in: News & Features

January 20, 2015

Scriabin’s Death Centenary: Compleat Piano Music Over 7 Nights

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Scriabin-I am God! I am nothing, I’m play, I am freedom, I am life. I am the boundary, I am the peak.— Scriabin.

In “Toward the Flame,” NEC piano majors will perform Alexander Scriabin’s entire output for solo piano—preludes, etudes, “poems,” and sonatas—in chronological order in six concerts at Williams Hall (8 pm January 27, February 11, 17, 26, March 4 and 12), and on January 29 at 8 pm in Jordan Hall, the students will play the 10 Sonatas. Free and open to the public, the event, according to NEC piano department chair and organizer Bruce Brubaker, is certain to induce ecstasy. BMInt therefore recently attempted interrogation.

How many of these composer immersion orgies have you produced at NEC?

Quite a few. We had most of Messiaen’s piano music in 2008, all of Haydn’s piano sonatas in 2009. There was a year focused on Cage, and one season brought multiple concerts of music by Liszt. The extremely strong concentration of young pianists at New England Conservatory make it one of the few places where these projects can happen. In a professional setting, it would be very difficult. Few other schools have a large enough group of such excellent players. There’s going to be a lot of Scriabin activity around the world during 2015; I believe NEC is the only place where all the piano music will be played.

These encyclopædic events must offer teaching-learning possibilities.

Music exists in so many ways and functions so variously. To me, it’s clear that in classical music we have been too focused on a very few pieces by a very few distinguished European men. Yet the possible repertory is vast. Even within music written by a celebrated composer like Scriabin, so many pieces are seldom played. Why? Many of the least-known are especially wonderful. These projects allow our students and our audiences to participate in exploring vast repertoires that have become easier to access as the world standard of piano playing has risen.

Are you leaving out the boring stuff?

There is no boring stuff! And we are not leaving out anything.

How do you assign the pieces to particular students?

It is the individual piano teacher of each student who takes the responsibility for matching. We did have a kind of lottery for the 10 numbered sonatas!

There are seven nights—will this be pleasure or surfeit?

For me, it’s going to be a pleasure. Scriabin aimed for music to bring about ecstasy. It can and does.

We’ll get Scriabin the theosophical mystic, the mathematician, and the Chopin with wrong notes. Is it a steady progression?

Attributed by Arthur Rubinstein to Scriabin is the remark: “I was a Chopinist, later I became a Wagnerite, but now I can only be a Scriabinist!” Scriabin’s style and process do seem to progress (we’re presenting the music chronologically, from first to last). In the first pieces, the extremely gifted young Scriabin’s Chopin intoxication is clear, and later, a long-range harmonic power that may model Wagner. By the end, we are in a mystical otherworld. Perhaps as much as music by Schoenberg and Stravinsky, Scriabin’s music opens onto a new epoch of sound and music design.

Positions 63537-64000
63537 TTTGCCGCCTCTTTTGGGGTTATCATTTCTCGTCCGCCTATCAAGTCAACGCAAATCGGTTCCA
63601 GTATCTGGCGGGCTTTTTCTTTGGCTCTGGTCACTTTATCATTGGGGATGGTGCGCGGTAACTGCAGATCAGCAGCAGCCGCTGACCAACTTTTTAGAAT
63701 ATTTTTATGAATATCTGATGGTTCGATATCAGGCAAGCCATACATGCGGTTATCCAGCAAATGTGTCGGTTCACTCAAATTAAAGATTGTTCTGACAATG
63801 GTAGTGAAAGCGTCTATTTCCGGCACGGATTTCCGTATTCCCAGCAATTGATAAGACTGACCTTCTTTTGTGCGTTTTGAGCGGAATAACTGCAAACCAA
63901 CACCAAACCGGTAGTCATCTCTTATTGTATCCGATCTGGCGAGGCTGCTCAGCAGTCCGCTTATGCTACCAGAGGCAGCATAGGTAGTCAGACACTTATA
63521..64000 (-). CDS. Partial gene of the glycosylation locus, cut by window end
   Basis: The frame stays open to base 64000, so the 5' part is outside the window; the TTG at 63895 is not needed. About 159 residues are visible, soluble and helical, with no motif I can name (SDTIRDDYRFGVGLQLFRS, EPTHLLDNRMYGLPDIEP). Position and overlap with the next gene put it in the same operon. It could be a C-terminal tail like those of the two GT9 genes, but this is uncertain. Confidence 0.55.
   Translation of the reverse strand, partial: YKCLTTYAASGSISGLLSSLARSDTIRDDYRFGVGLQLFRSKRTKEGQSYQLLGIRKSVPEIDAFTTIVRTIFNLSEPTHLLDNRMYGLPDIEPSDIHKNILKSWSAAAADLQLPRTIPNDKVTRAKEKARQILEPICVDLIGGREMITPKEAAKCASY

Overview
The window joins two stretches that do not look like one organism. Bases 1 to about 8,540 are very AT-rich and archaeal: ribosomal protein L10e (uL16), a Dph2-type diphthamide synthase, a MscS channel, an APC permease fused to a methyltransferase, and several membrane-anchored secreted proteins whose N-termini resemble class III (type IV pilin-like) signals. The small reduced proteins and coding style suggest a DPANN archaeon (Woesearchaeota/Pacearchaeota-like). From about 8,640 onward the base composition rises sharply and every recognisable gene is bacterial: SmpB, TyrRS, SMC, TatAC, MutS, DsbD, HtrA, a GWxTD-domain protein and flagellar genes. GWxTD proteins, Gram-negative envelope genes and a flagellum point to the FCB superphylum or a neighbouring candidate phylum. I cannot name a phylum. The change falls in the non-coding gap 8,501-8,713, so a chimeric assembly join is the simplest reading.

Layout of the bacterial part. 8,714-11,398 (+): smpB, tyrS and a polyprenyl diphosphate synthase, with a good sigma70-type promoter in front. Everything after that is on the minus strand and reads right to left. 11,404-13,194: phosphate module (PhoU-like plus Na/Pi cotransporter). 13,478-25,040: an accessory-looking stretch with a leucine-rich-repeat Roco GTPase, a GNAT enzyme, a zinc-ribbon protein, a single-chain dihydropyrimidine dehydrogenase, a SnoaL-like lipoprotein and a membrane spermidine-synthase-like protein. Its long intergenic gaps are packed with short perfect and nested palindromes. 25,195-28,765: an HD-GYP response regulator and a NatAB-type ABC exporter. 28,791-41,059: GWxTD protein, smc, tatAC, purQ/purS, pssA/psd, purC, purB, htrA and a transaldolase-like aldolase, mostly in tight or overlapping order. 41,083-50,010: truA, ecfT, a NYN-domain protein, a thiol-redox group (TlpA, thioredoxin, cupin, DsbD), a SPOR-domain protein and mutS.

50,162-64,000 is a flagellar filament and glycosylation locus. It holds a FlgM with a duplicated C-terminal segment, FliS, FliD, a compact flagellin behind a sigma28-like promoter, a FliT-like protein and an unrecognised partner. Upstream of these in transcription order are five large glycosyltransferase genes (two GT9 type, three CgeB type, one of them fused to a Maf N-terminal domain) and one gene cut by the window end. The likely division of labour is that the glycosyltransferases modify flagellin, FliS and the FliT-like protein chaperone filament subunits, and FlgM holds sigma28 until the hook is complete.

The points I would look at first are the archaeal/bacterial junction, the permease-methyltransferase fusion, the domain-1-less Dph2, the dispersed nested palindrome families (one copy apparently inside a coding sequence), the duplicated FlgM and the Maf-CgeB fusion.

Will we get Scriabin the synesthete?

It’s there for some who are looking/listening.

Do you see colors when you play, or have any of your students?

I don’t. There are fascinating correlations though. There is actually a fairly narrow range of frequencies where sound and light waves overlap [not the soundwaves we hear, though; see here— eds.] Recently, scientists have converted some sounds into light. Certain humans seem to receive sound or light information in more interconnected ways. But they don’t tend to agree with one another. Scriabin’s assignment of colors to pitches probably had as much to do with conceptual theosophical ideas as with his perceptions. As Scriabin had it, C Major is red, while Rimsky-Korsakov said C Major was white, and for America’s Mrs. H.H.A. Beach, red was G Major.

Is anyone in the NEC piano department not involved?

Almost all of the pianists in the college will perform, and some students from the prep school as well. We might have had every pianist at school, if only there were more pieces by Scriabin!

For information on programming, see http://necmusic.edu/soloists  or call the NEC Concert Line at 617-585-1122.  Jordan Hall, Brown Hall, Williams Hall and the Keller Room are located at 30 Gainsborough St., corner of Huntington Ave. Pierce Hall is located at 241 St. Botolph St. between Gainsborough and Mass. Ave.

2 Comments

  1. Coincidentally, I bought a pack of complete piano work recordings fairly recently. I will miss a few of them (if I were to go) because of travelling.

    Comment by Thorsten — January 20, 2015 at 1:45 pm

  2. These projects are remarkable! Brubaker is too modest. Over recent years, the pianists of NEC have given us Boston’s first complete performance of Messiaen’s Catalog of the Birds, the world premiere of all of John Cage’s “Music for Piano,” 59 sonatas by Haydn in the Haydn year… Is there a school anywhere else doing anything like this? And the talent is there to back it up. The performances I’ve heard are first-rate, professional level.

    Comment by Benno — January 21, 2015 at 9:29 am

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